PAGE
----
Physical Characteristics

  • Half-life: 44.6 days
  • Emissions:
    • Beta particles: 0.273 MeV (46%) and 0.466 MeV (53%) maximum energies with average energies of 0.081 MeV and 0.149 MeV respectively.
    • Gamma rays: 1.099 MeV (56%) and 1.292 MeV (44%).
  • Beta Maximum Range: ~ 100 cm in air; 0.14 cm in tissue; 0.12 cm in plexiglas
  • Fraction transmitted through the dead layer of the skin: 0.95
  • Half-Value Layer: 15 mm lead. The half-value layer is the amount of material required to reduce the radiation intensity by 50%.

Dose Rate and Shielding

  • Gamma dose rate (deep tissue dose) at 30 cm: 7.0 mrem/hour/mCi (for an unshielded point source)
  • Beta dose rate to the skin at 30 cm: 130 mrem/hour/mCi (for an unshielded point source)
  • Dose rate to epidermal basal cells from skin contamination of 1 µCi/cm2: 3593 mrem/hour
  • Shielding: Generally, lead is the preferred shielding material for Fe-59 for lower activity operations. However, it may be desirable to use a combination of plexiglas and lead/steel as shielding when working with multi-millicurie amounts to minimize the amount of bremsstrahlung produced by the betas. In such a case, plexiglas should be placed closest to the source as primary shielding, and lead should be used outside the plexiglas as secondary shielding.
  • Annual Limit on Intake (ALI): 800 microcuries via ingestion and 300 microcuries via inhalation. The intake of one ALI will produce a dose of 5 rem.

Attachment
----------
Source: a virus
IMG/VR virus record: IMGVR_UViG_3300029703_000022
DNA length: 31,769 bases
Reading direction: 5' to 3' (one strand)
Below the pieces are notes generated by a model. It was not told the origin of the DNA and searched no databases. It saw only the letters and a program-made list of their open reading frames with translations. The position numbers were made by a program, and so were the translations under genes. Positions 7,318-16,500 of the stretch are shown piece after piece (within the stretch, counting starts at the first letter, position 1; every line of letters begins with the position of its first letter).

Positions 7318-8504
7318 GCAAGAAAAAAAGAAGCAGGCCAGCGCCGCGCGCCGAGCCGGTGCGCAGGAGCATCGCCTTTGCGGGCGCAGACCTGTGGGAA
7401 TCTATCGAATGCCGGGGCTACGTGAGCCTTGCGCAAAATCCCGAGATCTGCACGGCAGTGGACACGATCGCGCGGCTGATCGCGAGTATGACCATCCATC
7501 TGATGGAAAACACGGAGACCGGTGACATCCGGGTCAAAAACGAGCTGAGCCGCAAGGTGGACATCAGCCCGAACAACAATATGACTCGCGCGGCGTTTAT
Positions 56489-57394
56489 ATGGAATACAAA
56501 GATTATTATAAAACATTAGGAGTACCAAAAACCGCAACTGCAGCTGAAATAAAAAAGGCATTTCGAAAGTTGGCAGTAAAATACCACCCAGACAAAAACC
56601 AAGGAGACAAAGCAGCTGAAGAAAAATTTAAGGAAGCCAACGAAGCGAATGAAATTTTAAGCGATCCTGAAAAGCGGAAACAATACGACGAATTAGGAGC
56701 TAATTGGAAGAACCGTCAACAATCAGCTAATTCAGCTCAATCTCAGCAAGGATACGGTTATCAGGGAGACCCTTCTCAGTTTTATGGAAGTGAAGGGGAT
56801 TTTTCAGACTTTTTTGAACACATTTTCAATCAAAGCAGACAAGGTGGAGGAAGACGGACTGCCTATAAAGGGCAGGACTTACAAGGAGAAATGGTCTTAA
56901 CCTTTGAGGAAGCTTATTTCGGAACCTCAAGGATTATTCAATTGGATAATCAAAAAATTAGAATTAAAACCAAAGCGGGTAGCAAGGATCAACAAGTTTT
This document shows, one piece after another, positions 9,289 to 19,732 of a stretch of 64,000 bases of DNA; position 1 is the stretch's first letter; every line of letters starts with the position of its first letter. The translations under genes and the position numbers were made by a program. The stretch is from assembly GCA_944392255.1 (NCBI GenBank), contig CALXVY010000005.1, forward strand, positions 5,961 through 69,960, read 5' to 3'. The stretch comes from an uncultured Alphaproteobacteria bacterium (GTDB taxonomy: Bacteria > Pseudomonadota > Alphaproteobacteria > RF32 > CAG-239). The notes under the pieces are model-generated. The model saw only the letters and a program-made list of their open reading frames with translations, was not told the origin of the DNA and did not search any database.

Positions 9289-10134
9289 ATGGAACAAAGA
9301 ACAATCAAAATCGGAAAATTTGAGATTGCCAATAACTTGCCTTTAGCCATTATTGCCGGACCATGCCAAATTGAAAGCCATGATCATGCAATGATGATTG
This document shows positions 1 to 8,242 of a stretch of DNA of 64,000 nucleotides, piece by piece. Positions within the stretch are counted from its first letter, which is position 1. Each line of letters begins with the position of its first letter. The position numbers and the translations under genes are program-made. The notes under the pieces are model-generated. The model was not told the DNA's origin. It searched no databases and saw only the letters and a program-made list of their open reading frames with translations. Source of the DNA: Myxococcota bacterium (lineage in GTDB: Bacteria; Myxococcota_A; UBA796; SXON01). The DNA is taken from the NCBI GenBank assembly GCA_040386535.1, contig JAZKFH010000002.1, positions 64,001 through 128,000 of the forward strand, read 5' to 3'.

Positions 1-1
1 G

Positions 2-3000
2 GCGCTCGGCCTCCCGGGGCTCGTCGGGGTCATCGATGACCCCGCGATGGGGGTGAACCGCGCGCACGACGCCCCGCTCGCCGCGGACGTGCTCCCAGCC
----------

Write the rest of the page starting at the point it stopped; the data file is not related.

A sodium iodide crystal scintillation detector is the preferred method for detecting Fe-59. Additionally a G-M detector will readily detect Fe-59 contamination, although liquid scintillation counting is also an acceptable method for detecting removable contamination.


High localized doses are possible while handling Fe-59 and as a result of skin contamination. Reduce doses by wearing safety glasses (for shielding the eyes), using remote handling tools such as tongs, using shielding extensively to shield storage and experimental containers and work areas, and performing thorough and frequent surveys of the work area, clothing and the body.

Radiation Monitoring Requirements: Radiation monitoring badges must be worn by any person who uses open sources of Fe-59 in amounts of 0.5 mCi or more for extended operations (applies to most operations other than simple aliquoting from a stock vial).

Waste Disposal

  • Solid Wastes: through the Onsite Decay-in-Storage Program
  • Liquid Scintillation Wastes:  through the Off-Site Radioactive Waste Disposal Program
  • Liquid Wastes: through the Sewer Disposal Program. The laboratory disposal limit for Fe-59 is 0.3 mCi per month.


Stephen Elwood
Radiation Safety Officer

Colt Greer
Sr. Program Manager for Radiation Safety